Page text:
A new piece of equipment at the Washington County/Johnson City EMS is something officials there hope they’ll never need, but if there is a mass casualty disaster here, the agency now has a way to transport multiple patients at one time.
It’s called an Ambu-Bus, which is a smashed-up name for an ambulance bus. EMS Executive Director Dan Wheeley said the transport unit can carry 12 to 20 patients at a time.
The Ambu-Bus was mostly funded through a state grant that provided the stretcher system now inside a donated school bus.
“The state contacted us and said they had the kits to equip a bus” as a multi-patient transport unit, EMS Maj. Brad Gerfin said. All EMS had to do was come up with a bus. He contacted the county, and in a short time had a promise from the Washington County School System of a bus that was being taken out of service.
“They were willing to provide us with the bus,” and most of the labor to refurbish the vehicle was donated, Wheeley said. EMS purchased the paint and agency decals while Brooks Collision donated the time to paint it. EMS personnel tore out the old bus seats and installed the Ambu-Bus transport system.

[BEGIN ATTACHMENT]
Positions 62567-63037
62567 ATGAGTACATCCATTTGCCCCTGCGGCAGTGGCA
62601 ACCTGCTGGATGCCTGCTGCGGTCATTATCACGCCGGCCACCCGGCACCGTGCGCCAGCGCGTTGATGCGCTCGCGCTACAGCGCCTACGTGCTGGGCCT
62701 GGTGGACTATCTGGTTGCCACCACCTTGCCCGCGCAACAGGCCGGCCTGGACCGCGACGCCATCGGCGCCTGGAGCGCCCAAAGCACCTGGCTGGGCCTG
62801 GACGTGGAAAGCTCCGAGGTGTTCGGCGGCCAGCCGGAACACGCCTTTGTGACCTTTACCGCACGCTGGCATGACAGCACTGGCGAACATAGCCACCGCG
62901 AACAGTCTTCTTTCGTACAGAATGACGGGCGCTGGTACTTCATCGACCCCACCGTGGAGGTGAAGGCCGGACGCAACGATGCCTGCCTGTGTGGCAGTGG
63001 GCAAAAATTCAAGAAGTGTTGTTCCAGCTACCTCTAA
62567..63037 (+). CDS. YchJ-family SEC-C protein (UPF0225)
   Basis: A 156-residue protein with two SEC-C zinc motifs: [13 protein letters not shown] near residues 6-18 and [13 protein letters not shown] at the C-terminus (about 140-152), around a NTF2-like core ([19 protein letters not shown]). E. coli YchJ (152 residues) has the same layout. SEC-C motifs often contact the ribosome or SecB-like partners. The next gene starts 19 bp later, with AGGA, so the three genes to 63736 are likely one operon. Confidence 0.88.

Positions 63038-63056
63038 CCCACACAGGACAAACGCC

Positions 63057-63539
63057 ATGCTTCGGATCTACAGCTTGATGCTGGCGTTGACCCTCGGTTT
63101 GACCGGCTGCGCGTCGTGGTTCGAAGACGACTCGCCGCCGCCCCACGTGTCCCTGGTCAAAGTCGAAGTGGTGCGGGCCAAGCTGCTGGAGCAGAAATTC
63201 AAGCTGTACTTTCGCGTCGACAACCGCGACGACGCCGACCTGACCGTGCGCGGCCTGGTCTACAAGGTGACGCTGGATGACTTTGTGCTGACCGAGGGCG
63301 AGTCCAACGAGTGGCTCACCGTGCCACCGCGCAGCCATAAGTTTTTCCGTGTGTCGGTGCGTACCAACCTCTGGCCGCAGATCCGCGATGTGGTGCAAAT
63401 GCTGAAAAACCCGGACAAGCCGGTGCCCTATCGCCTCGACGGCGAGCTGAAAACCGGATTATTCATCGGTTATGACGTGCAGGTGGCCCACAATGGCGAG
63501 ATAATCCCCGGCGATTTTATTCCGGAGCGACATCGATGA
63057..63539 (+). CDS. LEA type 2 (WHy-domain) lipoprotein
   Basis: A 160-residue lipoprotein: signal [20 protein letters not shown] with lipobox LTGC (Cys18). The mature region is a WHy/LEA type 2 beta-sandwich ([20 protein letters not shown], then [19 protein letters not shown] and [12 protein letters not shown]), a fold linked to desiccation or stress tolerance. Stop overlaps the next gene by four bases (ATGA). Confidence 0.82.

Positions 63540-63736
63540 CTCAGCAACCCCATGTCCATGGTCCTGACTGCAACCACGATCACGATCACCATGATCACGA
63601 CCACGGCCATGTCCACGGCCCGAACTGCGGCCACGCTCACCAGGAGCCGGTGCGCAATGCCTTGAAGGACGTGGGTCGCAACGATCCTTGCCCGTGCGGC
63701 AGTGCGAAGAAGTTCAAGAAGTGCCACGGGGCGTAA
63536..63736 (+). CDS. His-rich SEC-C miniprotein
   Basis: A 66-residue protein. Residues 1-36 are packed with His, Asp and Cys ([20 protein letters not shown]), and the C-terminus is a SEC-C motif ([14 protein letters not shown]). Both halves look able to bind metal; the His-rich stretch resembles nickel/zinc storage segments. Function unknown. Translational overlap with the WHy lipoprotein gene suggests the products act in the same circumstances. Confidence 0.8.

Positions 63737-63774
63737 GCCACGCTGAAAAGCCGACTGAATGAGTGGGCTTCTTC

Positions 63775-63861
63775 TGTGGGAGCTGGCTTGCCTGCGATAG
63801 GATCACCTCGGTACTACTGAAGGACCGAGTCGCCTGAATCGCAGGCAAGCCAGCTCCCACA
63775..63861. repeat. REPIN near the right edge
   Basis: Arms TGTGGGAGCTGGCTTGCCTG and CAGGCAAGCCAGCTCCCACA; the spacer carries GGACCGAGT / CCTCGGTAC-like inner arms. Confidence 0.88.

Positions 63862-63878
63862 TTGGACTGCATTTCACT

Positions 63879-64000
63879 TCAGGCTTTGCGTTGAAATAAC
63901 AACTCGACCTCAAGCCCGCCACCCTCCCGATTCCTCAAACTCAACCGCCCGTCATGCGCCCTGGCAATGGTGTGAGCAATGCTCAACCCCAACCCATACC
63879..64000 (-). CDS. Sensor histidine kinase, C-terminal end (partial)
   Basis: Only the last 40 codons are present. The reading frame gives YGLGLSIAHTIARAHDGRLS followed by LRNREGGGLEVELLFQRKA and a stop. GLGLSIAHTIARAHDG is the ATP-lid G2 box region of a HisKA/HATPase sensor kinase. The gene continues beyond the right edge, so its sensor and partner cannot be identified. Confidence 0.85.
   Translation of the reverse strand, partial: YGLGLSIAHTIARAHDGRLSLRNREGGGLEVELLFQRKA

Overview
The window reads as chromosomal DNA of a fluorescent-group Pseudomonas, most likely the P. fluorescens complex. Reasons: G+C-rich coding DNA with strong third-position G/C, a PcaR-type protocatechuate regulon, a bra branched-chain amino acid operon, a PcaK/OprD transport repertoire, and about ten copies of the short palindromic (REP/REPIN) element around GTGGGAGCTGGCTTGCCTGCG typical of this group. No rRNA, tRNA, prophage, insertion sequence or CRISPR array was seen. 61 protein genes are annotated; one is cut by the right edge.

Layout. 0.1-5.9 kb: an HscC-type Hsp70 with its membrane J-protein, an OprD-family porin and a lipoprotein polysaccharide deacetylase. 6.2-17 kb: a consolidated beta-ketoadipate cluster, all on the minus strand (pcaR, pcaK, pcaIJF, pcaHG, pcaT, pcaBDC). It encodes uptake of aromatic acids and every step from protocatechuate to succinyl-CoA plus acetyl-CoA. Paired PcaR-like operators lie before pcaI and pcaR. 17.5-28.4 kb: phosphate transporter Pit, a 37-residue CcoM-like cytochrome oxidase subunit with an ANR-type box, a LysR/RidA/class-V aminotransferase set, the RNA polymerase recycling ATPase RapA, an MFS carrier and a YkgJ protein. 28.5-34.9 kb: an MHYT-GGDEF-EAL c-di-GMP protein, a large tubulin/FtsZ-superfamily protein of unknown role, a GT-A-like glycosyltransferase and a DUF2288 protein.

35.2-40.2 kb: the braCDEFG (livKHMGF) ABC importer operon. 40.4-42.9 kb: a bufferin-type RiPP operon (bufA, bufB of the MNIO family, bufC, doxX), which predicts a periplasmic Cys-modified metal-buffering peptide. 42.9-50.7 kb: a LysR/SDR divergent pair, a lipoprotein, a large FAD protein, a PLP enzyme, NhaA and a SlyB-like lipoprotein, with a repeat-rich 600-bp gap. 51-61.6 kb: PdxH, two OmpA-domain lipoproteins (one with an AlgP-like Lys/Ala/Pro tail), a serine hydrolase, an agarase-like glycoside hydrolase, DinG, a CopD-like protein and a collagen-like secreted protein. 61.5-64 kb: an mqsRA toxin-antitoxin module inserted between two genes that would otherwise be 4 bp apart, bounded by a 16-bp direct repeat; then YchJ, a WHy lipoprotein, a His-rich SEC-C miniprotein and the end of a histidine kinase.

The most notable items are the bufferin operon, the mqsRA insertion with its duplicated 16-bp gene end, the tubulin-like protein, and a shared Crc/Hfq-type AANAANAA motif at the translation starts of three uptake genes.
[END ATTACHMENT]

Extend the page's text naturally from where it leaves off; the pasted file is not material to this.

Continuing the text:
“When you think of one ambulance for everyone one of these beds … we don’t have 12 ambulances” to send to a scene, Gerfin said. “When you have a mass casualty where you have to transport a lot of people at the same time … it’s going to take the burden off the system.”
The bus would not be used for critical patients, Gerfin and Wheeley said. Those patients would be transported by a single ambulance or by air, if needed.
“You don’t want critical patients on here. It’s set up to haul 12 stretcher patients and eight ambulatory patients. Ideally, it’s for evacuations,” Wheeley said.
The bus is an asset for the eight county Northeast Tennessee region and can be used at any kind of large event, such as the races in Bristol, Fun Fest in Kingsport or the many events in Washington County and Johnson City where there is potential for a large number of people being injured at the same time.
“We hope we never have to use it,” but it’s good to have this kind of equipment available, Wheeley said.
The Ambu-Bus will be on display today and Friday at the 18th annual Northeast Tennessee Emergency Medical & Rescue Conference being held at the Holiday Inn in Johnson City.
That conference will feature presentations from local physicians and first responders about updates in emergency procedures and the equipment responders face and use in the field. For more information about the conference, visit www.ems.org and click on the conference link at the top of the webpage.